Sixth Circuit Lets GM Fiduciary Slide

     CHICAGO (CN) – The Sixth Circuit ruled that a General Motors pension plan fiduciary did not act imprudently when it continued to buy and hold GM stock in 2008 when the company was clearly in financial distress.
     General Motors, like many others, faced severe financial difficulties during the 2008 economic meltdown, and ultimately filed for bankruptcy and was bailed out by the federal government, at a cost to taxpayers of $11 billion, though the company has made money since the bailout.
     The financial problems were evident early in the year, but the fiduciary of GM’s employee pension plan, State Street Bank, did not stop buying GM stock until November 2008, and continued to hold GM stock until March 2009.
     GM employee Raymond Pfeil sued State Street soon thereafter, claiming its investment decisions were imprudent.
     A federal judge in Detroit found for the bank, and the Sixth Circuit affirmed on Tuesday.
     “Summary judgment to State Street was appropriate if Pfeil failed to demonstrate a genuine issue of material fact concerning the methods of State Street’s investigation of the merits of investing in GM, or the appropriateness of those methods,” Sixth Circuit Judge Danny Boggs wrote for the 2-1 majority.
     The independent fiduciary committee met in person or by conference call 41 times between November 2008 and March 2009 to discuss GM investments. This level of attention shows that the bank clearly was concerned about the investment. It decided to hold GM stock until a GM bankruptcy was “imminent,” as required by its contract with the company.
     In Fifth Third Bancorp v. Dudenhoeffer, the unanimous Supreme Court ruled last year that courts may not presume plan fiduciaries acted prudently, vacating a Sixth Circuit opinion in the case.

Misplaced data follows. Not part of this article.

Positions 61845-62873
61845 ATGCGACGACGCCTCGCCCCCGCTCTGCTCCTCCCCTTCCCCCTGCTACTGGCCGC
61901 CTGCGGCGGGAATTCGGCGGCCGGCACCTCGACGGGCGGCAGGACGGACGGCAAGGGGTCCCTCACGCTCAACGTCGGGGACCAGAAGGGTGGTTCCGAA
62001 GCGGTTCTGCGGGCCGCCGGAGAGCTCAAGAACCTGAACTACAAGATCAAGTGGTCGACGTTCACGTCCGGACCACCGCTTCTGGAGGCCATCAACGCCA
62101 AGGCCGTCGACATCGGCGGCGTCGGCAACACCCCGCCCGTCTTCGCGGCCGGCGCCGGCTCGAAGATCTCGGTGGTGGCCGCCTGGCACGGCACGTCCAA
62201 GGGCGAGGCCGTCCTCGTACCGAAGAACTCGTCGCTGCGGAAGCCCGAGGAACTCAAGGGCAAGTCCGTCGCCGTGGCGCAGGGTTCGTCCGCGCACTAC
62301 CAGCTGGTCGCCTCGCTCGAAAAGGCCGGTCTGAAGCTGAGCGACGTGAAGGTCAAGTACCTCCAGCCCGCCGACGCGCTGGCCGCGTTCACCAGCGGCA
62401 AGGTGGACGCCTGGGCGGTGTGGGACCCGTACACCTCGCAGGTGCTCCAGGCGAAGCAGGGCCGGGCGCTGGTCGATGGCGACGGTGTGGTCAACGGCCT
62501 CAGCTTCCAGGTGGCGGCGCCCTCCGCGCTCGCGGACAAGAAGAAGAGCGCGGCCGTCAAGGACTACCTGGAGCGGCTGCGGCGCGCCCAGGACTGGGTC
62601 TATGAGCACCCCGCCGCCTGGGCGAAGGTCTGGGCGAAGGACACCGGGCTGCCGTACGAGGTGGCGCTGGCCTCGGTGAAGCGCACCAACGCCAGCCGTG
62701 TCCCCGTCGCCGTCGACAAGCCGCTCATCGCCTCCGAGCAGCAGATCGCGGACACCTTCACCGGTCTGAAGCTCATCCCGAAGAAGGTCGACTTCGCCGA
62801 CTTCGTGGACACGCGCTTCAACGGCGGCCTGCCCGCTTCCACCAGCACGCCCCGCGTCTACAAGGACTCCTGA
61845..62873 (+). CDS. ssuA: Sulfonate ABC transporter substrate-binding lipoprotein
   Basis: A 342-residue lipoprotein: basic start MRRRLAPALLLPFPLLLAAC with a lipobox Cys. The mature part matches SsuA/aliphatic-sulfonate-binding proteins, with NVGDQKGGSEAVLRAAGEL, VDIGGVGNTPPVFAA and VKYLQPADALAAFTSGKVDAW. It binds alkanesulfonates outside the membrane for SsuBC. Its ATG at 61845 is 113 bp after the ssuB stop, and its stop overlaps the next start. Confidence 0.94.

Fifth Third employees lost about 75 percent of their retirement savings in the 2008 market crash, because their assets were primarily invested in an employee stock ownership plan.
     Pfeil identified four dates on which he claims State Street knew or should have known that General Motors was a risky investment.
     But even under the stricter review required by Dudenhoeffer, “State Street’s decisions were not imprudent or unreasonable simply because it could have made a different decision in response to GM’s financial difficulties,” Boggs wrote.
     “Pfeil does not offer a legal reason why the four events he has chosen suffice to trigger a particular reevaluation process,” Boggs wrote. “To the extent that Pfeil instead relies on the observation that, after the four events it picked, GM’s stock decreased in value, Pfeil invites us to engage in precisely the sort of post-hoc inquiry that the doctrine rightly forbids.”
     Judge Helene White dissented, citing Dudenhoeffer: “The duty of prudence trumps the instructions of a plan document, such as an instruction to invest exclusively in employer stock even if financial goals demand the contrary.”
     She added: “State Street’s reliance on the plan documents, rather than the fiduciary duty of prudence under the circumstances, was misplaced, regardless whether its interpretation of the documents was correct.”
     Judge Richard Suhrenreich joined Boggs in the majority.

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